Randall Silvis, author of Two Days Out, cannot be pigeon-holed into one genre. I have never read any of his previous works but found quite a bit of information on the web. His first public successes occurred in the 1980’s and Silvis categorized his first book as one of magic realism. Although Two Days Out does not contain any “chase scenes” I believe an adaptation could translate well onto the big screen.
The vocabulary present in the novel made me reach for a dictionary. Spume-strewn, susurrus, sibilance appear in the first chapter and I needed definitions for each. In this way, Silvis reminded me of Faulkner. He is an author with a literary bent.
Two Days Out is a psychological thriller introducing State Trooper Ryan DeMarco to the literary world. His personal past is tragic. An only son killed in a car accident twelve years past, and neither he nor his estranged wife can get past the incident.
Thus, DeMarco’s role in Two Days Out contains conflict. He is the lead investigator in the crime of a family murdered and a missing husband. Thomas Huston, a college professor and best-selling author is the man on the run. More complexities arise from the relationship between the two men. DeMarco has a hard time reconciling his knowledge of Huston’s personality with a man able to kill his entire family. He not only wants to find Huston, but he also wants to discover the trigger which caused the man to snap.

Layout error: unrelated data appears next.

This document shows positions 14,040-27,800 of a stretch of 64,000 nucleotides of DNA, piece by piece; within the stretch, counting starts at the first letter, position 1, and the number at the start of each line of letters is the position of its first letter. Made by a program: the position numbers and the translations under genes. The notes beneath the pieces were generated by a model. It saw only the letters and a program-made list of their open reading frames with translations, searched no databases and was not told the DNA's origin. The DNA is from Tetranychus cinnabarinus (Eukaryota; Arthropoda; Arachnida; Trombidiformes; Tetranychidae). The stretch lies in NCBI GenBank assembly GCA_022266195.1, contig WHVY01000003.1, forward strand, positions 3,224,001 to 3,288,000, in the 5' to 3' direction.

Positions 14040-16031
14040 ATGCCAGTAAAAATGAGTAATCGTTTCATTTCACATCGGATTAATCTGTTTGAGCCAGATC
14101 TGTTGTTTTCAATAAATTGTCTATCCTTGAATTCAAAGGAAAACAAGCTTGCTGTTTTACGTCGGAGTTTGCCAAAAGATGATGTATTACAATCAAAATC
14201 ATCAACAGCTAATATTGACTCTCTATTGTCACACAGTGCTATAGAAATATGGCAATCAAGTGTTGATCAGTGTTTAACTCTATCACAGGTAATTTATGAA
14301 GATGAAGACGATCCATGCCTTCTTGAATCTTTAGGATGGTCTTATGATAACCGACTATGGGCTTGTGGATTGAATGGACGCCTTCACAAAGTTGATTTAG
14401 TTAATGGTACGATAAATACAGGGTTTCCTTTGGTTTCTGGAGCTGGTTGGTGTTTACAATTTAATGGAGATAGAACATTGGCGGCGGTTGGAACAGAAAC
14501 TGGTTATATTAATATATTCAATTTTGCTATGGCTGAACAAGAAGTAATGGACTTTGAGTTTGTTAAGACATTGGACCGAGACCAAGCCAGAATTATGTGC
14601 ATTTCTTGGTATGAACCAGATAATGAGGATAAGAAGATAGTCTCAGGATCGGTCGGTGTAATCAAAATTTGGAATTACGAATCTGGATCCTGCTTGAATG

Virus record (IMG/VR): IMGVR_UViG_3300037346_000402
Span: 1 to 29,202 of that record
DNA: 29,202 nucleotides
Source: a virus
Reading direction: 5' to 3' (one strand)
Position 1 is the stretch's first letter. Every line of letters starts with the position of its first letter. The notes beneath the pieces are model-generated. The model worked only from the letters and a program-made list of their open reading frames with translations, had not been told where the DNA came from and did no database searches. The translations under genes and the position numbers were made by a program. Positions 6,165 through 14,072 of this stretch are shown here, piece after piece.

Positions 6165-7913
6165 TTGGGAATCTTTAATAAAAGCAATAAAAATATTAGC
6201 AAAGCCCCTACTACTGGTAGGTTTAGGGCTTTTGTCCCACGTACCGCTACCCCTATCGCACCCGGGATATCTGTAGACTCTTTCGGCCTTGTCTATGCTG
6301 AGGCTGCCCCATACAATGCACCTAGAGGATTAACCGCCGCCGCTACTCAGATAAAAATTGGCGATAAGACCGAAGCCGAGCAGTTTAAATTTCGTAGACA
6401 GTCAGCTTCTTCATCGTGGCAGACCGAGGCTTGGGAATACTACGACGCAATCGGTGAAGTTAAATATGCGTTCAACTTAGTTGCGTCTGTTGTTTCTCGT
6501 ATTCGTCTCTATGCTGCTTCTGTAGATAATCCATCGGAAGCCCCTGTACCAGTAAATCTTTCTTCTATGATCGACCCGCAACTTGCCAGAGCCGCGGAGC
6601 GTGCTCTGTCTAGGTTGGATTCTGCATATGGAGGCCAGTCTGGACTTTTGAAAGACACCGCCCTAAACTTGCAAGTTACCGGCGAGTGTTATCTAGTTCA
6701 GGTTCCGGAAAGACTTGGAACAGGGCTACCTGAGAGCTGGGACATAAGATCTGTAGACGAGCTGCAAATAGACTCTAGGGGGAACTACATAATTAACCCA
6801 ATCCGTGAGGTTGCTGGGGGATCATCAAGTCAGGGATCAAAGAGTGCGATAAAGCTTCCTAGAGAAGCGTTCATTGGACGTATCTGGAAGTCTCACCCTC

Thomas Huston also struggles to align his flashbacks of the murders and the man he is. The reader is compelled as much by the psychological struggle within Huston as with the plot. Silvis’ conveys the moral tussles of his prey in a manner which creates both sympathy and disbelief. Secondary characters paint a picture of Huston incongruous to the events. The twist and turns of the plot add further intrigue.
As the plot unfolds, Silvis directly involves the reader in the age-old literary theme of good vs. evil. The causal event is one that divides our nation. An act which always brings into question right from wrong and in the case of Two Days Out is the tipping point. The trigger event allows the reader to see the story-line as realistic. Furthermore, the writer advances a higher level of thought which compels each individual to reflect on morality.
I highly recommend Two Days Out for mature readers. There are a few scenes unsuitable for individuals in their early to mid-teens unless there is parent oversight. The description of the victims is disturbing. However, this novel addresses dilemmas which hopefully few will face. The story is compelling and worthwhile.